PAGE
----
Oh, but something like, oh I don’t know,let’s say the G2, looks exactly like the G1…so yeah, that crazy HTC and their lack of original concepts, huh?

          • Austin Nichols

            the g2 looked nothing like the g1 are you high?

        • jroc74

          Yea but does the Droid X look like the Droid1, Droid 2, Droid Pro?

          How many sequel phones DONT look like the previous one?

      • Felipe Zamora

        Tell me one Motorola device that is amazing that isn’t on Verizon. That has already been released.

        • SavageJeep

          Some consider the Atrix… I said ‘some’.

          • Felipe Zamora

            Haha, that’s the only one.

    • Sin City

      I’m going to sit back, drink a beer, and watch you tell me which Motorola device looks like the Photon.  I’ll wait. 

      Motorola did sully their name, but if they give all the carries high end devices, plus unlock the bootloaders, it’ll be one love.  Crazy how the OG Droid was one of the best Android devices ever, and now this ongoing mess. HTC handled their situation in a week, and the carriers didn’t complain or stopped them.  I’m not buying this carrier support BS.

    • Lucian Armasu

      I agree. HTC phones have started looking the same, but Motorola is even worse at that.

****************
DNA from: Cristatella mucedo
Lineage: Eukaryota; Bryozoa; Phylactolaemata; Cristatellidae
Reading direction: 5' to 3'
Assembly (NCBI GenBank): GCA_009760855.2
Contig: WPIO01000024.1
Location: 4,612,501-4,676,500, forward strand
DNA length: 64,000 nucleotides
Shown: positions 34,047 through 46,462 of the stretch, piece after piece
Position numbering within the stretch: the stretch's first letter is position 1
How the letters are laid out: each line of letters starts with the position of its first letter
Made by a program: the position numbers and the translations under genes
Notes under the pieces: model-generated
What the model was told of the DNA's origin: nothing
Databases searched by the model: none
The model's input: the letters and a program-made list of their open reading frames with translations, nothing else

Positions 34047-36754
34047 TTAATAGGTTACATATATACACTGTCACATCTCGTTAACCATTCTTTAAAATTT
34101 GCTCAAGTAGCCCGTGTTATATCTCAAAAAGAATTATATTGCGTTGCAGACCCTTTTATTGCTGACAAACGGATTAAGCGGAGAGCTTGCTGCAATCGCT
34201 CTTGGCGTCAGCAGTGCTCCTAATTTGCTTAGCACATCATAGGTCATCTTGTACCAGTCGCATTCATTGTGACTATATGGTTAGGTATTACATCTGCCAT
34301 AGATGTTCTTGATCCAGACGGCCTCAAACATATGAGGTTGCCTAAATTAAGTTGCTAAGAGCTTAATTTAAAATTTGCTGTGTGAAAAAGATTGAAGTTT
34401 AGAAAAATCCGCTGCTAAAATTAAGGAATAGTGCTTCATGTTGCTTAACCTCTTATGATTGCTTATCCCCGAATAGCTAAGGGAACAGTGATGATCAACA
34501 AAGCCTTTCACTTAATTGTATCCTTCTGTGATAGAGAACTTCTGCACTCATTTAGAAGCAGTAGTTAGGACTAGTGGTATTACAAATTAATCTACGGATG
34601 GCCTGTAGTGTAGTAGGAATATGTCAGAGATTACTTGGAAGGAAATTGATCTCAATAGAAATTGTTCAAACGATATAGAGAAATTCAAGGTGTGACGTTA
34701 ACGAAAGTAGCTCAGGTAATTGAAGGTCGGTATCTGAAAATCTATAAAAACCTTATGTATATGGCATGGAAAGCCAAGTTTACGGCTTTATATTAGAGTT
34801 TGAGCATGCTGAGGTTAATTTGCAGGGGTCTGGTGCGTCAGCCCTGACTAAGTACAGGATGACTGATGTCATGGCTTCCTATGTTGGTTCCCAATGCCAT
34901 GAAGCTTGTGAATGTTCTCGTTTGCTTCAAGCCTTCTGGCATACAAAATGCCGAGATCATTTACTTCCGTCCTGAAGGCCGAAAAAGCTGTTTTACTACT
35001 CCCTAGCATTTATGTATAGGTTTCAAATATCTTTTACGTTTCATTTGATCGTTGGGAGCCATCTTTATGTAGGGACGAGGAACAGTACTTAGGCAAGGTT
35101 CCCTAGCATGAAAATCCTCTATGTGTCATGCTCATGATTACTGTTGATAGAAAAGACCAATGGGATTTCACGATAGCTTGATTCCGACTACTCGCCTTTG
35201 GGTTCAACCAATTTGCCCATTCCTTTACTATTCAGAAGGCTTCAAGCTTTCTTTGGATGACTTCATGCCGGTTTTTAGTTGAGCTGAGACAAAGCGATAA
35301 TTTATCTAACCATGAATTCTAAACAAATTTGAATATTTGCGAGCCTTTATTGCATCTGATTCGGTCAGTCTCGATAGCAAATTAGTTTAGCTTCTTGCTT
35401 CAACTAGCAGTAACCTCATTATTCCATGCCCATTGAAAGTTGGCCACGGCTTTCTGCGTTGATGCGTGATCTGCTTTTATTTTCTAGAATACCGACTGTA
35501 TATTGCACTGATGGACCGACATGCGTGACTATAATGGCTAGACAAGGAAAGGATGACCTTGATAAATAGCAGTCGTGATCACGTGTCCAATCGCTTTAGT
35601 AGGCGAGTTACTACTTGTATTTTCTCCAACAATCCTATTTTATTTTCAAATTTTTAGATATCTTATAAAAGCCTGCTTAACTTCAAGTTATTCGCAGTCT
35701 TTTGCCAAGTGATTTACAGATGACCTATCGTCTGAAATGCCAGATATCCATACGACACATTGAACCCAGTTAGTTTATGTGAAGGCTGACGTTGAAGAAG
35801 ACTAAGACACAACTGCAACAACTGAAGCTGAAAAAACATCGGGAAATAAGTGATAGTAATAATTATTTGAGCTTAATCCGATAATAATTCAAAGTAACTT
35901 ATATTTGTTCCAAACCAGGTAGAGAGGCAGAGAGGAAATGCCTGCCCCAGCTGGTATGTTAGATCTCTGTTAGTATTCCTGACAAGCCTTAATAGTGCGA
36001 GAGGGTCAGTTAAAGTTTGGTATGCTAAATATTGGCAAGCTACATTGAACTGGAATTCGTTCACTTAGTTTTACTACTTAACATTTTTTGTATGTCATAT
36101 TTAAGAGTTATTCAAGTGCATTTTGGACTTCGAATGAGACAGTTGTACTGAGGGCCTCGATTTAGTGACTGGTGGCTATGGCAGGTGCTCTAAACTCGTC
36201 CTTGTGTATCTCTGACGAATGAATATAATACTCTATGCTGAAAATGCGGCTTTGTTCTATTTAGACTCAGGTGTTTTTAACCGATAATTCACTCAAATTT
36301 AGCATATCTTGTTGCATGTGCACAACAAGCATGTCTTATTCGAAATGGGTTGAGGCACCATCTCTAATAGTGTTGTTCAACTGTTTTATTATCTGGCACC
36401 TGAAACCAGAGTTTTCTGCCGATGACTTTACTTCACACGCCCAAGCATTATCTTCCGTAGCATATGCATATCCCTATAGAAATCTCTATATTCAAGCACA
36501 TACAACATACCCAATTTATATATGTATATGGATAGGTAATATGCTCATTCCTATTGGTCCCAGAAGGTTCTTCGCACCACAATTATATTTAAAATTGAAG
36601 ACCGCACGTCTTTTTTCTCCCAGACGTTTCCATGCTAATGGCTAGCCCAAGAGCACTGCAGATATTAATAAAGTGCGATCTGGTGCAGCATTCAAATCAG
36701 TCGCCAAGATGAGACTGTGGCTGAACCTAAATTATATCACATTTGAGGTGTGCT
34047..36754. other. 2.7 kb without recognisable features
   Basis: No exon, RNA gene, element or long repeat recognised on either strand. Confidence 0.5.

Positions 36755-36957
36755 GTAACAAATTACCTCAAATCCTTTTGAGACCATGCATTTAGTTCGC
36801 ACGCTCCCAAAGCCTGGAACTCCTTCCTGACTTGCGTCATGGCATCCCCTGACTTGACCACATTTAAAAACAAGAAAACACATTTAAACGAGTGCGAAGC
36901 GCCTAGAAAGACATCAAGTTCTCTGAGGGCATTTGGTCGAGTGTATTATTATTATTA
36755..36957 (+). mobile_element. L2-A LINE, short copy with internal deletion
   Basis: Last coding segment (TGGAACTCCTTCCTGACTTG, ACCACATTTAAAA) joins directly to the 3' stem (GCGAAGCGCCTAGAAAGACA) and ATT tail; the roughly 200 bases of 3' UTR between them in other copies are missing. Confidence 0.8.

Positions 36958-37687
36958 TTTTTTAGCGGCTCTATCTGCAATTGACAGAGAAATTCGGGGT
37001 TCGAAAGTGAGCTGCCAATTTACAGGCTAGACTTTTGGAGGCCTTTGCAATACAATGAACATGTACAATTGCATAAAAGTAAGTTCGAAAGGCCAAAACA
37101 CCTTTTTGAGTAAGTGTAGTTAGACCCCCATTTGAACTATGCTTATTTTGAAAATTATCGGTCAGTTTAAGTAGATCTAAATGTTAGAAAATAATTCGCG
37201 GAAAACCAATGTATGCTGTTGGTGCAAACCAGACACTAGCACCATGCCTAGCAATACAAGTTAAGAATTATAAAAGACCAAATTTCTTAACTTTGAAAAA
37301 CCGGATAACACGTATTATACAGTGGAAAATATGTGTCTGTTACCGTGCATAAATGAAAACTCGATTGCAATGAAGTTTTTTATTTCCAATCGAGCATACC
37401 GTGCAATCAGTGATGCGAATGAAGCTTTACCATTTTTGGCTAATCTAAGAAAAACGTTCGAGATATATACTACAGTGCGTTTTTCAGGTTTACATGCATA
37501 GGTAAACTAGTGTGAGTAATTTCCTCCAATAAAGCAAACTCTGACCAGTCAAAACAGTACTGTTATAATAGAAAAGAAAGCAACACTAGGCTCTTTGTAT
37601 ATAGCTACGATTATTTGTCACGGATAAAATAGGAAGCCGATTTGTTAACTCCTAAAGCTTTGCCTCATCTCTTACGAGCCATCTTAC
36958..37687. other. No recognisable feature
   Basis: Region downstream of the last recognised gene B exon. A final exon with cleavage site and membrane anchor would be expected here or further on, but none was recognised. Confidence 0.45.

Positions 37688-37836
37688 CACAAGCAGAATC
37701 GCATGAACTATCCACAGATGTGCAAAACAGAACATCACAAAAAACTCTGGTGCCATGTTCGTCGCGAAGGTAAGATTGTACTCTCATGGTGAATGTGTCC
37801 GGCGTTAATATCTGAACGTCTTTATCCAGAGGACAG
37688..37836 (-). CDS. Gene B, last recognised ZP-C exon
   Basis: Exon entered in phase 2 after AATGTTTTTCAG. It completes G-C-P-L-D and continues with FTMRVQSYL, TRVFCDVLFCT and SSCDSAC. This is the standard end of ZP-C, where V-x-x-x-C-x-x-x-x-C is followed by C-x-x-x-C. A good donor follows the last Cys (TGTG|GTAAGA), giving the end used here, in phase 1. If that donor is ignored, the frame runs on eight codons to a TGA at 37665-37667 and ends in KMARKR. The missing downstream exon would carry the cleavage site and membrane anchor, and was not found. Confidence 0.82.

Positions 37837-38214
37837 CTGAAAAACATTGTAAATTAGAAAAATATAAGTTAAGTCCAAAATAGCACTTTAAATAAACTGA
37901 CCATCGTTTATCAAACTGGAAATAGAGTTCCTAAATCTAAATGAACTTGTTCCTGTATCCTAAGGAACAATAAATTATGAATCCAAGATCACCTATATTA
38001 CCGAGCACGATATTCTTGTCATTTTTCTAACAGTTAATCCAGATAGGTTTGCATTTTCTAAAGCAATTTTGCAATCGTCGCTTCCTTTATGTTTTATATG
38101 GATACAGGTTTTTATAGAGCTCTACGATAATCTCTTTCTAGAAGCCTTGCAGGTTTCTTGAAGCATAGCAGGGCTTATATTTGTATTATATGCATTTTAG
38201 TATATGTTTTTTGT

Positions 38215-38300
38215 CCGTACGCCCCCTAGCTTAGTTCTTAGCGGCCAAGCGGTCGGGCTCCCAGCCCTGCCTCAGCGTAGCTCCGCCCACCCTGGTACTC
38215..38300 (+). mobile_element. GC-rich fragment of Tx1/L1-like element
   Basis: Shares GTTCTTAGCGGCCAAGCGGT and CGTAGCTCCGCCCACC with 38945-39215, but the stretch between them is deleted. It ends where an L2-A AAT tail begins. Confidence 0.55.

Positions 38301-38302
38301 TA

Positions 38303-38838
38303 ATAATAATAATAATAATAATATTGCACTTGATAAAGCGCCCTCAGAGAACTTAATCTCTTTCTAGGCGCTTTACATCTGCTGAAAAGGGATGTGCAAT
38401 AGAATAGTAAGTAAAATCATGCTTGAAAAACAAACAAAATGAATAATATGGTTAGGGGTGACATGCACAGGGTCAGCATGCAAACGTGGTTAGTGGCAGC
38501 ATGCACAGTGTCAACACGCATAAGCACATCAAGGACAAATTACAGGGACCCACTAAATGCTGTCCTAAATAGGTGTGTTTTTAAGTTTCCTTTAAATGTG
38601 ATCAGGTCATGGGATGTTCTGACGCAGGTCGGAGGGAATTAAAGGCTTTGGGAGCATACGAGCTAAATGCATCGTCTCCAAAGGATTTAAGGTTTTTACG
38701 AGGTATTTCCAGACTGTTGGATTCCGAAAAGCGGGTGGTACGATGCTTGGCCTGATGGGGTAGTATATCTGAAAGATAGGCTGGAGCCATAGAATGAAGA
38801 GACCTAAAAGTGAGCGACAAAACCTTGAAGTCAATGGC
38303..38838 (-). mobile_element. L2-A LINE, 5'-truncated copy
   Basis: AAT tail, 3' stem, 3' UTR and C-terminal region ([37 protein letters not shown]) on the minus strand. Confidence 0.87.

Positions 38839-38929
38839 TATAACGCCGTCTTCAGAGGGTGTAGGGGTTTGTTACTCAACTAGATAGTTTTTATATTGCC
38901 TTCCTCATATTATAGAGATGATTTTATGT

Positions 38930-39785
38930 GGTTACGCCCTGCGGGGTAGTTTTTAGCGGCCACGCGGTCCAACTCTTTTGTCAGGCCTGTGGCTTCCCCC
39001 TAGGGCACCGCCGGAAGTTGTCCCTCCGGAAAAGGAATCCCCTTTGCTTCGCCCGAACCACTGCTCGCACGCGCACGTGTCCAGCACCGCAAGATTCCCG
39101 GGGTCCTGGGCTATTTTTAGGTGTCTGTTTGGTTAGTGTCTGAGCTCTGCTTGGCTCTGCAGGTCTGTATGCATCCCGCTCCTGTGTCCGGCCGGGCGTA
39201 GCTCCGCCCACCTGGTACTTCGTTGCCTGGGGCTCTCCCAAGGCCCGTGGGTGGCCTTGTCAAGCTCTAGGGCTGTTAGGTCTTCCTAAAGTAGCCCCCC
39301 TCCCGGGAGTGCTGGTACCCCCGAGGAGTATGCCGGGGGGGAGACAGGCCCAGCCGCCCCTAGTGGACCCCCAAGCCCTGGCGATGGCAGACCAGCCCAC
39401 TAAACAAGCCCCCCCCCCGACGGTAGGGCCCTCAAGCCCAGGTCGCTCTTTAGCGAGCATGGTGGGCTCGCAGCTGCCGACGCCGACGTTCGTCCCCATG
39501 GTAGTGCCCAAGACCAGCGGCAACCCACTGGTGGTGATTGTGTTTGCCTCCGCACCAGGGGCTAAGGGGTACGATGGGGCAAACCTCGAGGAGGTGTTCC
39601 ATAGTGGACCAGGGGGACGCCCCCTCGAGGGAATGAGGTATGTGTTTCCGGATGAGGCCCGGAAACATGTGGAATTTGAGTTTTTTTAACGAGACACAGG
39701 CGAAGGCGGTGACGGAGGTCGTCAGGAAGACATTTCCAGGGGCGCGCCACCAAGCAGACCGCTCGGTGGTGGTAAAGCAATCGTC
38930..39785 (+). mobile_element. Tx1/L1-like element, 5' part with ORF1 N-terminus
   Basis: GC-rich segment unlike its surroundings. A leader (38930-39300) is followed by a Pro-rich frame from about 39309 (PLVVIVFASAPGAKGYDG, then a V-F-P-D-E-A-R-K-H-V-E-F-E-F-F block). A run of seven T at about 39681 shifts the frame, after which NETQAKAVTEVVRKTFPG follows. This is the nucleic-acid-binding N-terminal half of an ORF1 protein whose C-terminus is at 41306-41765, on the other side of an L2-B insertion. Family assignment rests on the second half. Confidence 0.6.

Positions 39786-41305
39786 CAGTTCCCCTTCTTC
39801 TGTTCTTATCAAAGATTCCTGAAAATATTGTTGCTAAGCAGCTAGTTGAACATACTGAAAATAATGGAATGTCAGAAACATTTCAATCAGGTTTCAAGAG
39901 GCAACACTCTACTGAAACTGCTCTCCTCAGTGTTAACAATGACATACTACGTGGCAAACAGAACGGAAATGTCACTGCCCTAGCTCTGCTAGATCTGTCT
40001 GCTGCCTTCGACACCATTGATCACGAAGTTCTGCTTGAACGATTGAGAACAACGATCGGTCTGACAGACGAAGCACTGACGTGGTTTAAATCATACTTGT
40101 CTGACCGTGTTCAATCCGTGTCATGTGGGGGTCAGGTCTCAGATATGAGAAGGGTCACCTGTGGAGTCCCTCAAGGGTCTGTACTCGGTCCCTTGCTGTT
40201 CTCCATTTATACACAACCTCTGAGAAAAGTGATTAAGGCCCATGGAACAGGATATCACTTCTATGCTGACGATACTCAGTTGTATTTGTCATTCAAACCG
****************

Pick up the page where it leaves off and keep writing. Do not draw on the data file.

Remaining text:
• Del373

        Their phones may not be the most attractive, but if they were to unlock their bootloaders, and then take it a step further and give us stock on all upcoming devices, I think many would be able to forgive Moto for their devices “lack” of esthetic appeal.  While they may not be the best looking, many Moto devices have pretty solid build quality.

        • Felipe Zamora

          Yeah, they just love Verizon too much and release all the good things there.

          • Del373

            True, but you have to admit that Verzion doesn’t see too many of the other companies’ high-end devices.  Most of the nice HTC units end up on Sprint.

            I think only Samsung really plays all fields by offering most of their products to all carriers, albeit in slightly different flavors.

          • Felipe Zamora

            I think HTC has more of a spread between Sprint, T-Mobile, and at&t. I like T-Mobiles HTC line up better.

    • Felipe Zamora

      To respond to everyone that says HTC lacks design originality:

      All their devices look like better looking evolutions of the other or the design “smells” like HTC. I like that rather than exact doubles or UGLY designs.